This follows a fierce battle for control of the party between two rival camps, which culminated in a leadership coup last year.
Nicholas Biwott secured the Kanu leadership after his faction held elections in November 2006.
The party split over whether to join an opposition alliance.
Mr Biwott, a close ally of former President Daniel arap Moi, was opposed to Kanu joining the Orange Democratic Movement-Kenya (ODM).
The ODM-Kenya is set to announce a single candidate for this year's presidential elections on Friday.
However, Mr Kenyatta, the son of Kenya's first president, has not handed in his nomination papers to represent the opposition alliance. The deadline is Saturday 30 June.
There has been conflict within ODM on how to pick the torchbearer, with one camp supporting nomination through consensus and the other demanding that party delegates elect the candidate.
Although President Mwai Kibaki is yet to formally announce whether he is vying for a second term, he is widely expected to seek another term in office.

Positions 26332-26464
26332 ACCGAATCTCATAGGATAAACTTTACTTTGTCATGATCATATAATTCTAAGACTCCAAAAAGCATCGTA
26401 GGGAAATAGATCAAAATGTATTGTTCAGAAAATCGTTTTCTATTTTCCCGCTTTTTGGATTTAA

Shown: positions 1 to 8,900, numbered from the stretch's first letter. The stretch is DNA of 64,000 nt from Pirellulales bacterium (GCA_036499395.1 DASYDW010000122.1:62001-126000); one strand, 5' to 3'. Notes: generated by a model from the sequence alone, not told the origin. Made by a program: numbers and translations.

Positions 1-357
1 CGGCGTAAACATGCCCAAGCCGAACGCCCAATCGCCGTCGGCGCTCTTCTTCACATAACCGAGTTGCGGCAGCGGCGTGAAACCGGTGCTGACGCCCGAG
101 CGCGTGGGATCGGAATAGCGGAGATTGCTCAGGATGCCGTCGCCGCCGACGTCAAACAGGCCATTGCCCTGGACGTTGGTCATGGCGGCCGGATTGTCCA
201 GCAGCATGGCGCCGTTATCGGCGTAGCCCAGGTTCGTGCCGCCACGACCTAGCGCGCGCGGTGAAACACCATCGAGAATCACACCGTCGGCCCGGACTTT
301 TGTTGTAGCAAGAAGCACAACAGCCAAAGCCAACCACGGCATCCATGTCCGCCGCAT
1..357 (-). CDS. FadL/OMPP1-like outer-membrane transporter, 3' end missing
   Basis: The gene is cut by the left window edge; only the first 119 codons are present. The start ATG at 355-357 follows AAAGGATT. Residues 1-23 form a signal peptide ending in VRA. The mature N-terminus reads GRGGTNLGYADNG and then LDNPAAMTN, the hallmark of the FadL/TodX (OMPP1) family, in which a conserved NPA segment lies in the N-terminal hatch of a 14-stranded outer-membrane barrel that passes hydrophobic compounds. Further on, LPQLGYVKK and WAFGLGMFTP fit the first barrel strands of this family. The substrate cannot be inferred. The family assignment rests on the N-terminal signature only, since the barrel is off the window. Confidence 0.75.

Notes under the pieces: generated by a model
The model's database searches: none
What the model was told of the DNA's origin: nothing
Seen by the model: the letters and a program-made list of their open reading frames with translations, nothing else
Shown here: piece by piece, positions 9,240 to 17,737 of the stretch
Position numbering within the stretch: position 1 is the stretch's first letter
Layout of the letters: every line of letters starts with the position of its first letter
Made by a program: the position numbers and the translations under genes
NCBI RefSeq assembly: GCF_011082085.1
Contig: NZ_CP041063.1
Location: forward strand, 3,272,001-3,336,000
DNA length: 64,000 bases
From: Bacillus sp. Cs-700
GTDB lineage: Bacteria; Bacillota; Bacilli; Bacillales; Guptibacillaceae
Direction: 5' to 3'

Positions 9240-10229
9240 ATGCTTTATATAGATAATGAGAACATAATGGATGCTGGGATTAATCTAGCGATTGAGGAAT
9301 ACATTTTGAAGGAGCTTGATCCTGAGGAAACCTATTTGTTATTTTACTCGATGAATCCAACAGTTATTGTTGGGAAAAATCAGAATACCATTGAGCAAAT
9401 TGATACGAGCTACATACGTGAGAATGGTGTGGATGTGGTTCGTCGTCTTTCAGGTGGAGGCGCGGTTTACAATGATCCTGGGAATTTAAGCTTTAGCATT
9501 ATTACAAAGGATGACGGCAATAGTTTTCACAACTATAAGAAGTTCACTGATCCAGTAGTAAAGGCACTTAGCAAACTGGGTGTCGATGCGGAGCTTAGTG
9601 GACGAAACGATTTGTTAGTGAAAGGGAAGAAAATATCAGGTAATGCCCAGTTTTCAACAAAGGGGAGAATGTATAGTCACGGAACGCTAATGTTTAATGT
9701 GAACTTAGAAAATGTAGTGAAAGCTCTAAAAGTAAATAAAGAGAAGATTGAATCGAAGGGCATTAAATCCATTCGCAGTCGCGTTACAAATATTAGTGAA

Kanu was in power for almost 40 years after independence in 1963, until President Kibaki defeated Mr Kenyatta in 2002 elections.



Tuesday 26 June is the UN's Day Against Torture. Twenty years since the UN convention against the use of torture came into force, a Ugandan victim of torture, who wishes to remain anonymous, tells the BBC how he was picked up in the capital, Kampala, by government security forces after being accused of robbery.
He said he was tortured in a so-called "safe house" for about eight days before he passed out and woke up in a military hospital. He remained in custody for 11 months until the case against him collapsed about three years ago.
Uganda's government, once hailed as a democratic model, is now increasingly being accused of repressive methods against its perceived enemies and criminal suspects.
But it says it is working the country's Human Rights Commission, which paid out $160,000 to torture victims last year, to ensure all reported cases of torture are dealt with.